August 27, 2001
Newby to cross new borders with ICIS
By Michael Terrazas email@example.com
Gordon Newby has been executive director of the Institute for Compar-ative
and International Studies (ICIS) only since June 1, but already he has
big plans for the Emory College entity charged with the broad task of
bringing the world home to campus.
Formerly director of Middle Eastern Studies, Newby is well acquainted
with the sometimes amorphous work of ICIS. He knew going into the job
that many people in the college are unaware of all the institutes
initiatives, and so one of his primary duties is to communicate to the
University what ICIS entails and what it can do for Emory.
My job, Newby said, is to help figure out what internationalization
is and help coordinate activities so that were all working together
toward this common goal. The reason I took the job has to do with my vision
of what comparative and international studies should be on this campus.
Created in 1998 by former college Dean Steve Sanderson, ICIS is a diverse
entity that comprises three area studies programsthe Institute of
African Studies, Asian Studies, and Latin American and Caribbean Studiesthe
Center for International Programs Abroad, the Emory College Language Center
(ECLC) and two faculty seminars that focus on comparative cultures and
international economic and social development. In January the office moved
from its previous home in Candler Library to the former Kinkos building
in Emory Village at 1385 Oxford Road.
Newbys job is made easier by the fact that he can build on the
solid foundation laid by previous executive director Howard Rollins. Under
Rollins tenure, for example, the number of Emory undergraduates
spending semesters abroad skyrocketed, jumping from just 27 students in
199697 to 227 in 19992000.
Rollins also strengthened language instruction by helping form the ECLC
and its new high-tech teaching space in Woodruff Library.
Now, Newby said, the goal is to widen the umbrella.
Much of ICIS work has been directed toward social sciences and
the humanities, and Newby would like to reach out to the pure sciences
and fine arts andin close collaboration with the faculty in questionexpand
international opportunities for those disciplines.
Its a tricky dance, Newby said of making global opportunities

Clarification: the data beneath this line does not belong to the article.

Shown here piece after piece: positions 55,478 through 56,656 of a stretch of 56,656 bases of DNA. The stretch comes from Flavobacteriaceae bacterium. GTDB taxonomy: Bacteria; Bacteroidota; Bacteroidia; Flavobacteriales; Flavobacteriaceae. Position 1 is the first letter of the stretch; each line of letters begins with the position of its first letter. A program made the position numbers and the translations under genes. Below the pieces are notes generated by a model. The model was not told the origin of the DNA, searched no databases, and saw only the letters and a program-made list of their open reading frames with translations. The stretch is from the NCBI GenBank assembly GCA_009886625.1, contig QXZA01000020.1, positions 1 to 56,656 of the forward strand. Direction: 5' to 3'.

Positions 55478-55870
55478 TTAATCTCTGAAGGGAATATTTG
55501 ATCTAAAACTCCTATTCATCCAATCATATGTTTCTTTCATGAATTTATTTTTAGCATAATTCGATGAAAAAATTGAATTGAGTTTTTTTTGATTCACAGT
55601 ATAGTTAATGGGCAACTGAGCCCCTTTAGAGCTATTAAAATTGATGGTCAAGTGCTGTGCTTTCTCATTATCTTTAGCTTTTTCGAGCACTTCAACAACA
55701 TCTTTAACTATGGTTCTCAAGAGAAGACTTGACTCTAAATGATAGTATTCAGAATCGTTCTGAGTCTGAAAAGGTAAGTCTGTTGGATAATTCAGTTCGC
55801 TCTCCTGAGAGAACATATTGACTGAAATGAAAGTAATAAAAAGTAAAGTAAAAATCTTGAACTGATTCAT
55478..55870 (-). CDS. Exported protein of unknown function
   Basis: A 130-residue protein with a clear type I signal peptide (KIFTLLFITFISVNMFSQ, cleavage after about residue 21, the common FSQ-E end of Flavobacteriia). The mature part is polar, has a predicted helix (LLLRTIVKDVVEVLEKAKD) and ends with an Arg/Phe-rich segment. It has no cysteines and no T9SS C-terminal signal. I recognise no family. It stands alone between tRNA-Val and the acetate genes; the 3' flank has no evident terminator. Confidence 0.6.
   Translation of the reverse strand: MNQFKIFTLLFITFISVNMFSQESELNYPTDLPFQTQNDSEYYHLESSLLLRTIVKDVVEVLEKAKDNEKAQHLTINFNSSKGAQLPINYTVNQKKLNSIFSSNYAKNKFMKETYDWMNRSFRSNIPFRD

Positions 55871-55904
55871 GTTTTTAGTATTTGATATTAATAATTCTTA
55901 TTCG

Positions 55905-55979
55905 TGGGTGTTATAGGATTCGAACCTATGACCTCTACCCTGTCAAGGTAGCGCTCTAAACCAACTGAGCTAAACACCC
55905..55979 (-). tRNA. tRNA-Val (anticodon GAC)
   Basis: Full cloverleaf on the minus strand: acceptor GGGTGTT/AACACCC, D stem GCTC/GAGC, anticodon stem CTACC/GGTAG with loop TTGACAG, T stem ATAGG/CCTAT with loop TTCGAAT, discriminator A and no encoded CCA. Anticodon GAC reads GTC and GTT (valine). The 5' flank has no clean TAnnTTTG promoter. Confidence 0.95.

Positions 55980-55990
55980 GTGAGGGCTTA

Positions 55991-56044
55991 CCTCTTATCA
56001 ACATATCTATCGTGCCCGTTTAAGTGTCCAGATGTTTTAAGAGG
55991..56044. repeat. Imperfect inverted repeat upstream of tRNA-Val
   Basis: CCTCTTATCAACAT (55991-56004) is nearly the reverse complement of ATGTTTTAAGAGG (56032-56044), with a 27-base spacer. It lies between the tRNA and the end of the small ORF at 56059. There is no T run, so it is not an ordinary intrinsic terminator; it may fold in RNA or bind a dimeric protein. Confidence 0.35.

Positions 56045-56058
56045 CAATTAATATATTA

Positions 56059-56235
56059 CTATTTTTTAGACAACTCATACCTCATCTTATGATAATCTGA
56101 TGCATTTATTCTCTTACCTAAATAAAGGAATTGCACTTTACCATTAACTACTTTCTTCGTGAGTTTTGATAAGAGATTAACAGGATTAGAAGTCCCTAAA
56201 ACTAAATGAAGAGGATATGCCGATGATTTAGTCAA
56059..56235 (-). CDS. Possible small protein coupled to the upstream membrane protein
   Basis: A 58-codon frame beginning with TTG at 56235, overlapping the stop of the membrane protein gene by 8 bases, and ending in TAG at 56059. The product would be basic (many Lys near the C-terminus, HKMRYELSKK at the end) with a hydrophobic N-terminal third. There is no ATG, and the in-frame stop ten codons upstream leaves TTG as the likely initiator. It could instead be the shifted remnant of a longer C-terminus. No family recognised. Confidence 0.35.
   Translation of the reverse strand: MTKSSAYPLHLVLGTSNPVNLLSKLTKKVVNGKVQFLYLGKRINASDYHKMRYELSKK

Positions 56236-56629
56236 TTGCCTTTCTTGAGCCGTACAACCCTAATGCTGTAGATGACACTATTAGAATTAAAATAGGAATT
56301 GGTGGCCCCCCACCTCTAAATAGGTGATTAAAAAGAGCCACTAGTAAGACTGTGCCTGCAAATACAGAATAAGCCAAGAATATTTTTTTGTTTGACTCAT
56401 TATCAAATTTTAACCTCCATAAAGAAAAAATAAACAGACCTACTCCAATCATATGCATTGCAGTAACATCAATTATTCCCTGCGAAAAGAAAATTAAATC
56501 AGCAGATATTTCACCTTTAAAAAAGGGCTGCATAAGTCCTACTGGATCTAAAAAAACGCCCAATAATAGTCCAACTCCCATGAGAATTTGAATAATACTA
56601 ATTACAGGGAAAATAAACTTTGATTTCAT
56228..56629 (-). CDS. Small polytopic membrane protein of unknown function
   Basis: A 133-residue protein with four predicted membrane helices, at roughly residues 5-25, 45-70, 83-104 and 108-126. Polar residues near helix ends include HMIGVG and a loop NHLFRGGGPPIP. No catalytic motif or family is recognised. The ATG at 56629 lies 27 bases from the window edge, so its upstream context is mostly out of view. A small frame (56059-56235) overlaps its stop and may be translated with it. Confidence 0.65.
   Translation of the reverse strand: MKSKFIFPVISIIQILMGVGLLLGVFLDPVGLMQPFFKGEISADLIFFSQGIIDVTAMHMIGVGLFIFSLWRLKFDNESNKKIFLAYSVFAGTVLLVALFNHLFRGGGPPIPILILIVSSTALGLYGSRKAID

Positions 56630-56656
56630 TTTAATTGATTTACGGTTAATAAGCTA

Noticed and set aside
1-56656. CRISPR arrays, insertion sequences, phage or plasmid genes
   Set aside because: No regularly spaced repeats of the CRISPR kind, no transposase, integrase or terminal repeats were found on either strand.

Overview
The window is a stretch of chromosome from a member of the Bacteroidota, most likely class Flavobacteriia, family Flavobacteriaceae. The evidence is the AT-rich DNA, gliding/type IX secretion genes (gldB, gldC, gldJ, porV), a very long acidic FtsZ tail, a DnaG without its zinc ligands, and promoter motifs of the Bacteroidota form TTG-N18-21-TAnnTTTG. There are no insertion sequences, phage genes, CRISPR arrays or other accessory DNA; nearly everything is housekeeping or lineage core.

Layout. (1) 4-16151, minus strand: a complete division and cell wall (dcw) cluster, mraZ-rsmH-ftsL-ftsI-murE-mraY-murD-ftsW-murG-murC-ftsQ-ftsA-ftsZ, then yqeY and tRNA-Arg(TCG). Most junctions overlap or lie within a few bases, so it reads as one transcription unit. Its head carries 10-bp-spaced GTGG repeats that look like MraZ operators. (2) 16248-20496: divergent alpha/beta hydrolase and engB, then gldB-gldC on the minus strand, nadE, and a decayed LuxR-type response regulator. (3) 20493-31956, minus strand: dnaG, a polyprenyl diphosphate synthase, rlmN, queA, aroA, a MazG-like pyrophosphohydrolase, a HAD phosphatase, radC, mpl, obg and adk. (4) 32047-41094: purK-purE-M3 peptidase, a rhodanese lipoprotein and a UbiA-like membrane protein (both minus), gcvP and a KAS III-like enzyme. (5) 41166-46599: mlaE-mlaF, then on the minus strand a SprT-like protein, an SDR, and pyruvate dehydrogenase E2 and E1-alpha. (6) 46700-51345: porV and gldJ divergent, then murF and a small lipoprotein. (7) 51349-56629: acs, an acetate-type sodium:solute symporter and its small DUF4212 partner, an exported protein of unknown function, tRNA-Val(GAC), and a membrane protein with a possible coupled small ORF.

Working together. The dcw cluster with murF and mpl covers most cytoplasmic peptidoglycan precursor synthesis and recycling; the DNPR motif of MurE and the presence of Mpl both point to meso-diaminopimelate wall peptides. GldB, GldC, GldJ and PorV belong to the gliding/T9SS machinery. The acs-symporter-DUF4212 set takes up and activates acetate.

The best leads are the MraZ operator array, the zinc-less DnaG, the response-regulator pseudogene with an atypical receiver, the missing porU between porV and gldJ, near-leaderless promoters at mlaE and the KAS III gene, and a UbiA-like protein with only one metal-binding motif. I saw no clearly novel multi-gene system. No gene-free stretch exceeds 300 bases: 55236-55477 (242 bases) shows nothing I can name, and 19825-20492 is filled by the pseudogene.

available to students studying, say, biochemistry or neuroscience. With
the worlds finest facilities and many of its leading minds located
in the United States, the advantages of sending future scientists abroad
might not be as readily apparent as those awaiting anthropology students,
But Newby, who began his undergraduate education with the goal of becoming
a physicist, said such experiences hold benefits that might not be obvious
in the short term.
We do more than train people here at Emorywe
educate, Newby said. The people who graduate from Emory are
going to be leaders. Theyre going to be called upon to make leadership
decisions that go beyond the confines of their disciplines, and we need
to educate people wellboth specifically and broadly.
Finally, Newby plans to accomplish this not only with the resources offered
by the rest of the world, but those available right here in Atlanta and
The city that played host to the 1996 Olympic Games has an increasingly
global profile, with international communities scattered around the metropolitan
area and growing each year.
Newby said by connecting with these communities, there are many opportunities
for University students and faculty to share expertise and gain invaluable
international experience in return.
Following the lead of Residential Services Students Program for
International Cultural Exchange (SPICE) House, Newby hopes to design student
housing arrangements at the Clairmont Campus that facilitate even more
We can fill in the gap between academics and the living experience with programming that is a mixture of both, Newby said.